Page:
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Cutting the Cord on Cable - WSJ article Jan 7 2012

Discussion in 'Off-Topic Discussion' started by stuberman, Jan 12, 2012.

  1. stuberman

    stuberman Member

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    The Wall Street Journal had an interesting article on how TV is changing, including a side panel that discussed alternatives to cable service. I was a bit surprised that Google TV was never even mentioned by name.

    3 Ways to Go Cable-Free

    1. WATCH LIVE TV...FREE

    2. GET INTO THE STREAM OF THINGS

    There are several products that make it easy to access video content through the Web on your living room television without the need for a computer. For the most part, they're all easy to use and deliver a huge, simple to browse selection of movies and TV shows through applications like Netflix, Hulu and iTunes.

    Samsung D8000 3D LED Smart TV
    For clutter-haters who don't want to deal with having any more boxes in the living room, upgrade to the D8000. It's only 1.2 inches thick, has a gorgeous picture surrounded by a barely-there frame and Hulu, Netflix, YouTube and other services are baked right in. Finding the content you want is easy—the flip side of its remote is a full Qwerty keyboard. From $2,700,
    Apple TV
    If you get most of your movies and shows from the iTunes store, this is the easiest way to shop it from your flat screen instead of your MacBook. The only other major streaming service is Netflix, but it makes up for that with access to MLB.TV, NHL Game Center,
    NBA.com
    (to watch live games on those channels, you'll need a subscription to each) and what's probably the most extensive collection of digital pay-for shows and movies.
    Boxee Box
    It has Netflix, Vudu and MLB.TV, but where the Boxee excels is in finding free shows and movies from (legal) sources you might not have thought to look at before. All you have to do is search for the show—the remote has a full Qwerty keyboard—and if it's on the Internet, Boxee will find it. There's a wide variety of channels to explore as well. Later this month, you'll be able to add a live TV tuner to the box for $49. $180,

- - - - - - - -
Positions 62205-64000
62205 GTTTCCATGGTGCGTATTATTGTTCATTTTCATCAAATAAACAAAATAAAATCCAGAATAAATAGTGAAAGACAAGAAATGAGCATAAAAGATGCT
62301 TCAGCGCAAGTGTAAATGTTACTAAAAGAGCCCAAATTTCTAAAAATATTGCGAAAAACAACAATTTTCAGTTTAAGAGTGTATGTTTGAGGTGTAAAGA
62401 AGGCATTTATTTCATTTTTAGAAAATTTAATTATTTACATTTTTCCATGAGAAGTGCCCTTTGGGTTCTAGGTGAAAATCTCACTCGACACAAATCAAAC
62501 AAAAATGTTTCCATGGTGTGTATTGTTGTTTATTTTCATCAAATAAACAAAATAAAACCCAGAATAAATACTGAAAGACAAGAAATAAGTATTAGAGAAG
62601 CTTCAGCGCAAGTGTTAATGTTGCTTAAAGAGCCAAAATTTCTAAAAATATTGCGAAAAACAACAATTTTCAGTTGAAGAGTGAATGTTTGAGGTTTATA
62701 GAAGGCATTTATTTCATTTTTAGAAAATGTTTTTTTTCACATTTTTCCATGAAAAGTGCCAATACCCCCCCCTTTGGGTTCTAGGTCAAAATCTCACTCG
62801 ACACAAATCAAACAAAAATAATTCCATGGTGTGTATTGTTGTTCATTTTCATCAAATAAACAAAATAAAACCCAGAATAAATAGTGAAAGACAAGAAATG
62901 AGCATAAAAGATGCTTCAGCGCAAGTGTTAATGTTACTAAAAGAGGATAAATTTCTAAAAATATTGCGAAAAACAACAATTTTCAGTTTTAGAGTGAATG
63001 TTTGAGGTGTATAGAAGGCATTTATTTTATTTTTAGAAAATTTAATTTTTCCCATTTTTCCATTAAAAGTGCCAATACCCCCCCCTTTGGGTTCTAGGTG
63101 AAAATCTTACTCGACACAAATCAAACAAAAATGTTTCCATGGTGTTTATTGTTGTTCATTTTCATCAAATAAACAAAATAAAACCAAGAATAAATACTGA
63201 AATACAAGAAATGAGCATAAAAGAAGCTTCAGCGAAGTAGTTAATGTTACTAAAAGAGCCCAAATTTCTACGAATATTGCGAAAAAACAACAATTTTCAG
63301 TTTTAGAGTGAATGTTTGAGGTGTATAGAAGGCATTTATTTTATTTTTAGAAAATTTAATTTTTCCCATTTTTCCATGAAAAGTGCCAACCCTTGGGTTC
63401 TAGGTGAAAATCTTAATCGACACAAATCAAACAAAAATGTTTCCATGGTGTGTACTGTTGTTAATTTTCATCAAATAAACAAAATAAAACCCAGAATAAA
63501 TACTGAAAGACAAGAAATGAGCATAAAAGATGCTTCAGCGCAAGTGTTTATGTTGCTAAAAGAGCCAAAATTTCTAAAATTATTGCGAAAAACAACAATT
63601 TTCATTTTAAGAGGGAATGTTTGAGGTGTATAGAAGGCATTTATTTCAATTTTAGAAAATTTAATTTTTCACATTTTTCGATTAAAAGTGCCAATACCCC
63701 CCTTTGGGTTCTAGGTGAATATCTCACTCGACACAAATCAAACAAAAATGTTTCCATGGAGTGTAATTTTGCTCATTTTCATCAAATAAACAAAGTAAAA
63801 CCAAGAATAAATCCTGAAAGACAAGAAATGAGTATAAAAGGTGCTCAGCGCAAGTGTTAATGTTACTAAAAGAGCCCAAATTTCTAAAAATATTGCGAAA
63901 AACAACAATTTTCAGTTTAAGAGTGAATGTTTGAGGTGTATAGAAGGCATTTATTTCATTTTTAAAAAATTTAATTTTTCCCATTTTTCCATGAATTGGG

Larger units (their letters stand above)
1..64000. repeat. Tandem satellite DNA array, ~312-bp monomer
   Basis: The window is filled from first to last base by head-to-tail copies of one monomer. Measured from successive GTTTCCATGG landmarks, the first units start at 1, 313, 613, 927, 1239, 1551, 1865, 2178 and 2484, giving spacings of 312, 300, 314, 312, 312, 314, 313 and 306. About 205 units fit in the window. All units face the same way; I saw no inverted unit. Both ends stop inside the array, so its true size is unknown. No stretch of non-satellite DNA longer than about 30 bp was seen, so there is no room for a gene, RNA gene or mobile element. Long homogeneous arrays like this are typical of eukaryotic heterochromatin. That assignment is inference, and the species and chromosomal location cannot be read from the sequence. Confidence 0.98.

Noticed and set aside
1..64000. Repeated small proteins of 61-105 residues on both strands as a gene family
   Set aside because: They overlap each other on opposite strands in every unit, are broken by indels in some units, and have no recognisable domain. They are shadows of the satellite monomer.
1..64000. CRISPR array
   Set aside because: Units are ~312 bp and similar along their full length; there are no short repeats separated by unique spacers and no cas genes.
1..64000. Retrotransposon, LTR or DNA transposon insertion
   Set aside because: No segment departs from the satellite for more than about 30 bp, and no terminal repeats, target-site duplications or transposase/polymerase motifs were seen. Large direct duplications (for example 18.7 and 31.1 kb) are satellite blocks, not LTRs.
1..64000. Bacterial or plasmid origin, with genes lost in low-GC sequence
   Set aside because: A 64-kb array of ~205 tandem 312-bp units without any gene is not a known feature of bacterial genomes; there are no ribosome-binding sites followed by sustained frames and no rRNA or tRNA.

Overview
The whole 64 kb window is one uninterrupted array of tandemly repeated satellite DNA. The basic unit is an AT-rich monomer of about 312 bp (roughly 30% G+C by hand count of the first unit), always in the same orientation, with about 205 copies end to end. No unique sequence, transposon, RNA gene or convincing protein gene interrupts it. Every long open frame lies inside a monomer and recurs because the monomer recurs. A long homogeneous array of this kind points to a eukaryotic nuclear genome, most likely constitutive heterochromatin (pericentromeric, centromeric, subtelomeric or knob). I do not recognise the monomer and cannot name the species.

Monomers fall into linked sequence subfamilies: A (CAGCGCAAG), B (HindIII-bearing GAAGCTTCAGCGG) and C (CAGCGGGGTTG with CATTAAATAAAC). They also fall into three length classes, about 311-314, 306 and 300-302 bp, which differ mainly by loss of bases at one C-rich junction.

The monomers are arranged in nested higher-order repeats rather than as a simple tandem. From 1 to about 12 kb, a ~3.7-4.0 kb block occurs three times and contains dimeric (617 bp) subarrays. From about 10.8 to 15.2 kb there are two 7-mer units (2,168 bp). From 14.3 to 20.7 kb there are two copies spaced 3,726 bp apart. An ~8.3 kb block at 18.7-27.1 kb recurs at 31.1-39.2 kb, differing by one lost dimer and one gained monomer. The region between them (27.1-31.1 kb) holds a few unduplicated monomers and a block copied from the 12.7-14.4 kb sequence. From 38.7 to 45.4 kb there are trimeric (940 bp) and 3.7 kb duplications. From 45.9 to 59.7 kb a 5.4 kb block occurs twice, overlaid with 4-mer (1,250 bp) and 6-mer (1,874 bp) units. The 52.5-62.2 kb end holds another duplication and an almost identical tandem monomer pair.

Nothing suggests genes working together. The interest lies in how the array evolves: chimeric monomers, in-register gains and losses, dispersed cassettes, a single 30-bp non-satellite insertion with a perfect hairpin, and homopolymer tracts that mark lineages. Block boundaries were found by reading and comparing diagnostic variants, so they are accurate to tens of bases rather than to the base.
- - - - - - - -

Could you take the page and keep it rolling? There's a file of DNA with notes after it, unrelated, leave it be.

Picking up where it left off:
boxee.tv
    Sony PlayStation 3
    Yes, it's a gaming console. But for those who pull their hair out over sluggish, molasses-like user interfaces (I'm not sure how I'm not bald yet), the PS3 is one of the snappiest streaming solutions available. Browsing for stuff on Netflix, Hulu, Vudu and the PlayStation's own video store is lightning quick. It's also one of the best Blu-ray/DVD players you can buy. You remember those round shiny discs, right?
    Xbox 360 Kinect
    The Xbox can stream for-pay movies from the growing Zune Video Marketplace as well as content from Netflix, Hulu Plus, HBO Go and ESPN, but what sets it apart from everything else attached to your TV are the innovative gesture commands. You can browse through movies by swiping at them "Minority Report"-style. And voice controls—pause and play just by saying it—mean you might never have to press a button again. From $300,
    xbox.com
    Roku LT
    Roku is a pioneer in bringing streaming video to TVs. The hockey-puck-size box was developed specifically to stream Netflix but has grown to include over 500 channels including Hulu Plus and Amazon Instant Video. The LT is Roku's most affordable option and outputs video at 720p. Slightly more expensive variants get you a better picture and the option to play games like "Angry Birds" using the remote as a controller. Later this year, expect the Roku Streaming Stick, a thumb-size device that plugs into the back of your TV for a more minimal look. $50,
    roku.com
    3. PLUG INTO THE WORLD WIDE WEB